These days, I always feel a bit like I’m scrambling, trying to write and cover my freelance copyediting work and maintain some semblance of a life, but I actually have links this week—mostly music-related, for some reason.
- First, the nonmusical: Michael Cunningham’s two-part New Yorker account of being a Pulitzer fiction jurist this past year isn’t exactly satisfying (the award ultimately was withheld by the committee) but it’s interesting, if only as an account of how we assess literature.
- Somehow I never get bored with this kind of thing: A law professor spends nearly twenty pages (with footnotes!) breaking down the Fourth Amendment issues raised by Jay-Z’s 2004 classic “99 Problems.” It is awesome. I mean, seriously: I read nearly twenty pages of a law journal. (Slate has a summary, but you read the whole thing! It’s surprisingly comprehensible and even funny, in a dry, nerdy sort of way.)
- This story from Boston Magazine about the agony of high-level auditions for the Boston Symphony Orchestra is heartbreaking—and it makes me so, so glad I decided not to pursue that sort of thing. I don’t have it in me. (Via The Hairpin.)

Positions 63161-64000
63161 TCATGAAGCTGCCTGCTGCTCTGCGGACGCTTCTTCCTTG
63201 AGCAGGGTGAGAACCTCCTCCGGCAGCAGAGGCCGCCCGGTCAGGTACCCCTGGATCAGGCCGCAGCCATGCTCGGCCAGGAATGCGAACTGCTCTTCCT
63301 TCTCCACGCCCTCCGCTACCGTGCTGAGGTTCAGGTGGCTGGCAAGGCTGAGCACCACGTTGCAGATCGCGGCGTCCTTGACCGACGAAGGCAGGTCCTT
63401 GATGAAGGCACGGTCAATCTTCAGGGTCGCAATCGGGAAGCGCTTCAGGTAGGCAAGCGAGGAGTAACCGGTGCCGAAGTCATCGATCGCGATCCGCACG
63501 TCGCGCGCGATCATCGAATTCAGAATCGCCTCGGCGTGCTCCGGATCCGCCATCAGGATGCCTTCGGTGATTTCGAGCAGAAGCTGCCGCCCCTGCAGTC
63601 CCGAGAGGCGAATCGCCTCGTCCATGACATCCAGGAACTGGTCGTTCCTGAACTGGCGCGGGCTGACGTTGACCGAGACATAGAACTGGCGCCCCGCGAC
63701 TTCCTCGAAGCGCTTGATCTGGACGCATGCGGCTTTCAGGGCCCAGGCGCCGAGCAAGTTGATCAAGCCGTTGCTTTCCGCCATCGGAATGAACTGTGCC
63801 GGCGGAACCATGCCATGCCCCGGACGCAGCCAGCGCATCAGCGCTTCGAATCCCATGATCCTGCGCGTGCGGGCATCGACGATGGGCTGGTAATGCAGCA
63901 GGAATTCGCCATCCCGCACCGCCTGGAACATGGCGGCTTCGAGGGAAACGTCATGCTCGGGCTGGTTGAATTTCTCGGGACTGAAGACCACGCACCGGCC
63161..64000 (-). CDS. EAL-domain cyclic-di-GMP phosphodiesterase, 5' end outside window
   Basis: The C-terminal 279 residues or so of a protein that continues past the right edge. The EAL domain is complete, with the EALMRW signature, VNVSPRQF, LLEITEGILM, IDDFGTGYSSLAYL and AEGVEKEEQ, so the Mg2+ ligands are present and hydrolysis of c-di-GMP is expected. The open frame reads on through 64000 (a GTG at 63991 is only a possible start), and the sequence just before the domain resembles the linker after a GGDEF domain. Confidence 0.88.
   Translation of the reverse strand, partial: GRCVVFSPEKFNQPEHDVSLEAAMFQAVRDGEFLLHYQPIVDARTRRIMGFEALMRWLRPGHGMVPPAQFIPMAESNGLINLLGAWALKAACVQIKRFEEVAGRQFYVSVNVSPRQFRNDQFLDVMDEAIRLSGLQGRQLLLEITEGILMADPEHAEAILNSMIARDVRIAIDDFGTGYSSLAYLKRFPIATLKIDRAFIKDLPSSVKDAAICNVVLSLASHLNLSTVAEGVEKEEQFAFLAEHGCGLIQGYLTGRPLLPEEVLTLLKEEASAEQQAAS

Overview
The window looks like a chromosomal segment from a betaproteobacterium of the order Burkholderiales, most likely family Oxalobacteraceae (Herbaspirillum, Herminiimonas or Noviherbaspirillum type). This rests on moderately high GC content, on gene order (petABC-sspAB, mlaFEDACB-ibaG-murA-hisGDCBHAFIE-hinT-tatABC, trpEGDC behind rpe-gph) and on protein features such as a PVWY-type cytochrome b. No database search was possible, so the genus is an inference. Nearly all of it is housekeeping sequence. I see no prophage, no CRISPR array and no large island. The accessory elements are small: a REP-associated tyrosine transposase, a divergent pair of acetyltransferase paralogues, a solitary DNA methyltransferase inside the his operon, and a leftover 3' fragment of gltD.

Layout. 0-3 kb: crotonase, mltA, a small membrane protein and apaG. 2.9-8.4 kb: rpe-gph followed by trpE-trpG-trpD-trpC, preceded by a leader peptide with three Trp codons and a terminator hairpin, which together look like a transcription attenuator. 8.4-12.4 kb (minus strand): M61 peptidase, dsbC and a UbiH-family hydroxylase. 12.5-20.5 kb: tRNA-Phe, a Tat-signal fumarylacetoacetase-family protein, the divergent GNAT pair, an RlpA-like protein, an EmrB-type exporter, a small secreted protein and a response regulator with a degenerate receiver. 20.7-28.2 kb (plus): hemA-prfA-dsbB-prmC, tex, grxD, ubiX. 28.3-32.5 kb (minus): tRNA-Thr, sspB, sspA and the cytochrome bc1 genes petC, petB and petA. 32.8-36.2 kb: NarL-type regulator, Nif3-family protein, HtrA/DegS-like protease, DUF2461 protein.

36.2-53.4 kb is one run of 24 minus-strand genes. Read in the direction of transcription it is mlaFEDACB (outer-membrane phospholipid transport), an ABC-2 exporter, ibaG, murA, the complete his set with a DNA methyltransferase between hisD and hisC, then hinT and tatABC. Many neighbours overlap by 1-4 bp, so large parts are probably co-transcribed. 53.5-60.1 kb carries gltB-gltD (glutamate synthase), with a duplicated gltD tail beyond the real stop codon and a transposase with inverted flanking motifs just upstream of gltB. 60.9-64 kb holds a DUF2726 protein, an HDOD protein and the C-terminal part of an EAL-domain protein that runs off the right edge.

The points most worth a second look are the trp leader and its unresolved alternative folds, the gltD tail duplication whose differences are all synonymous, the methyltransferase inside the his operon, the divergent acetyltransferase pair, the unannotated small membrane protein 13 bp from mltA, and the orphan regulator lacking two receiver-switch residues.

- At NPR’s Monkey See blog, Linda Holmes has a sweet little essay—complete with Venn diagram!—about the not-entirely-complete overlap between the things we love and the things we’re proud to endorse. Plus, the video she posts is adorable.
- And with that essay in mind, I’m also linking to AV Club‘s list of “songs we want to live inside”—almost entirely because they kick off with Jimmy Fallon and the Roots’ sing-along to Carly Rae Jepsen’s infectious, inescapable “Call Me Maybe.” I, too, can’t get over how cute the video is, with everyone grinning and banging away on their elementary school instruments. The world of that cover definitely looks like a happy place.